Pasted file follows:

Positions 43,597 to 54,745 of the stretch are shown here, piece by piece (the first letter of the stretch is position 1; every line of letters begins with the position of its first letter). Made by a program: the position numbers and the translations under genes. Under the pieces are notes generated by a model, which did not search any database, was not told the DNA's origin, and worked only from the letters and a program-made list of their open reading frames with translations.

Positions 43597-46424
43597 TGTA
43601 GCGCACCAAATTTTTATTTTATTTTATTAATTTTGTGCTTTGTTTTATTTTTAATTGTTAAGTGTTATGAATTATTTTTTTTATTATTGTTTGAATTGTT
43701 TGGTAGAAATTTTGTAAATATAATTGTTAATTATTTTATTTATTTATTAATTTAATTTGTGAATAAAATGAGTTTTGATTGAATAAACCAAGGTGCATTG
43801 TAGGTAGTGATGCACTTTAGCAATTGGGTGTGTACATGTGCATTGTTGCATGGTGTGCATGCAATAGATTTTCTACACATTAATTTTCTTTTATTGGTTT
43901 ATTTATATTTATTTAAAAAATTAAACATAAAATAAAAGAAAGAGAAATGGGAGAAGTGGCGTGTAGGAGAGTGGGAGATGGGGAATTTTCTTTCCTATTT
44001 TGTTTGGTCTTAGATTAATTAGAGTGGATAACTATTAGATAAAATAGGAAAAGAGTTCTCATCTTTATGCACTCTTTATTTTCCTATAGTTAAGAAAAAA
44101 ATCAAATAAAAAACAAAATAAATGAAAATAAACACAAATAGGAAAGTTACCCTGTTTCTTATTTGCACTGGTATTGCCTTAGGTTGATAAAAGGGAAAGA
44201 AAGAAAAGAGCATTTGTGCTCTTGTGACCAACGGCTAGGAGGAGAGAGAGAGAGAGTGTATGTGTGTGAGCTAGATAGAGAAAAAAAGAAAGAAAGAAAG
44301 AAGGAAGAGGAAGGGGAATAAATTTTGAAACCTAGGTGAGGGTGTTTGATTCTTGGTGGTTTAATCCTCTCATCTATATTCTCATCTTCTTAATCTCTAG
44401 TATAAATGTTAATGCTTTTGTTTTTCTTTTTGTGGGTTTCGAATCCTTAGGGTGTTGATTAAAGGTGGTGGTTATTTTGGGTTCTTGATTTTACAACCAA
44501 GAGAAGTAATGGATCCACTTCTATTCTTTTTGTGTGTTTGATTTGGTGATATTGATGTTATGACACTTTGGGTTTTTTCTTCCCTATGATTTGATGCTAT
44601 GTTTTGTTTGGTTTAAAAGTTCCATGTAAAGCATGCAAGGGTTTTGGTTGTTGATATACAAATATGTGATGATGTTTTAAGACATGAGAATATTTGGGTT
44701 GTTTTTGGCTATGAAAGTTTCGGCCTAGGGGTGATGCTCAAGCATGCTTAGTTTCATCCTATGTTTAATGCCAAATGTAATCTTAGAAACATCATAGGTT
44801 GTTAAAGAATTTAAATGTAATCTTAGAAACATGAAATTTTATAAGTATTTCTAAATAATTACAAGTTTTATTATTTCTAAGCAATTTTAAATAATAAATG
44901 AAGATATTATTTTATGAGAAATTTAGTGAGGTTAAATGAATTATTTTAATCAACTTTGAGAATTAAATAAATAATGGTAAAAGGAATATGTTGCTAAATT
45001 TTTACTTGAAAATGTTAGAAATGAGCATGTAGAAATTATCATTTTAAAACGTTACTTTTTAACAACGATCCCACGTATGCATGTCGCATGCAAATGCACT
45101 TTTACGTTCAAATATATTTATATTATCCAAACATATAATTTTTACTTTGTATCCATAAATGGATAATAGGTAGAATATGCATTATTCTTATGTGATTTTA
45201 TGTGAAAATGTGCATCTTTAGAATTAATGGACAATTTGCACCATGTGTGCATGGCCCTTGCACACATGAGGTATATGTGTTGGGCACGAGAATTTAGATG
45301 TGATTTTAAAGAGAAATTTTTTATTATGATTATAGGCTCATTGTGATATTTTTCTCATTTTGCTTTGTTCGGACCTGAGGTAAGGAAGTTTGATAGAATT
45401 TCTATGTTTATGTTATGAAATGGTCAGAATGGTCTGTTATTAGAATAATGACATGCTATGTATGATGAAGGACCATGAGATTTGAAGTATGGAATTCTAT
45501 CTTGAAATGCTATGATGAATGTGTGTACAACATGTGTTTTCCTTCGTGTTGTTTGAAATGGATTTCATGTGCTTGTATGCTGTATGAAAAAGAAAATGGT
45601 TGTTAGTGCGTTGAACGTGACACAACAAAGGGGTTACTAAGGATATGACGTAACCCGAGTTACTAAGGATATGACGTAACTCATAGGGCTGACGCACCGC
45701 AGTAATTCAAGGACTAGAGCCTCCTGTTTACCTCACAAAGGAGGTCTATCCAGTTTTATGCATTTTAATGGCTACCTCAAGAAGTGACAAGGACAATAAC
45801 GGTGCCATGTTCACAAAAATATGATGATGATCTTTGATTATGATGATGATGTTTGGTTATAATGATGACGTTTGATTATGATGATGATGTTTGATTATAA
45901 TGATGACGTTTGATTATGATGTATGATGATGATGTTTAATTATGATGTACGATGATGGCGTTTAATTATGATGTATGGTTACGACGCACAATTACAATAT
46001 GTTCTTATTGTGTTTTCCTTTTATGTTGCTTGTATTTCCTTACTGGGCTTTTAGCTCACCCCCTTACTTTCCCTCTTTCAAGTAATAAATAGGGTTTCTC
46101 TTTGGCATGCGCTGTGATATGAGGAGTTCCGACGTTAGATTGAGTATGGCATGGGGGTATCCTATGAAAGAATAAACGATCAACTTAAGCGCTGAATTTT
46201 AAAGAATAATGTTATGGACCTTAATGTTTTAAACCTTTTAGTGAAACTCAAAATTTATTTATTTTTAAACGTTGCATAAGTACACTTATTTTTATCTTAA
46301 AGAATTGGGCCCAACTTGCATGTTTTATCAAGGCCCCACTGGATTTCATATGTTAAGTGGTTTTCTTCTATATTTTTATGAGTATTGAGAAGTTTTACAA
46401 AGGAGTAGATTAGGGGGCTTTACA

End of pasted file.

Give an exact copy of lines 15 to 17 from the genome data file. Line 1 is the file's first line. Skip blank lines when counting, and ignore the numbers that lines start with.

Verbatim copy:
44701 GTTTTTGGCTATGAAAGTTTCGGCCTAGGGGTGATGCTCAAGCATGCTTAGTTTCATCCTATGTTTAATGCCAAATGTAATCTTAGAAACATCATAGGTT
44801 GTTAAAGAATTTAAATGTAATCTTAGAAACATGAAATTTTATAAGTATTTCTAAATAATTACAAGTTTTATTATTTCTAAGCAATTTTAAATAATAAATG
44901 AAGATATTATTTTATGAGAAATTTAGTGAGGTTAAATGAATTATTTTAATCAACTTTGAGAATTAAATAAATAATGGTAAAAGGAATATGTTGCTAAATT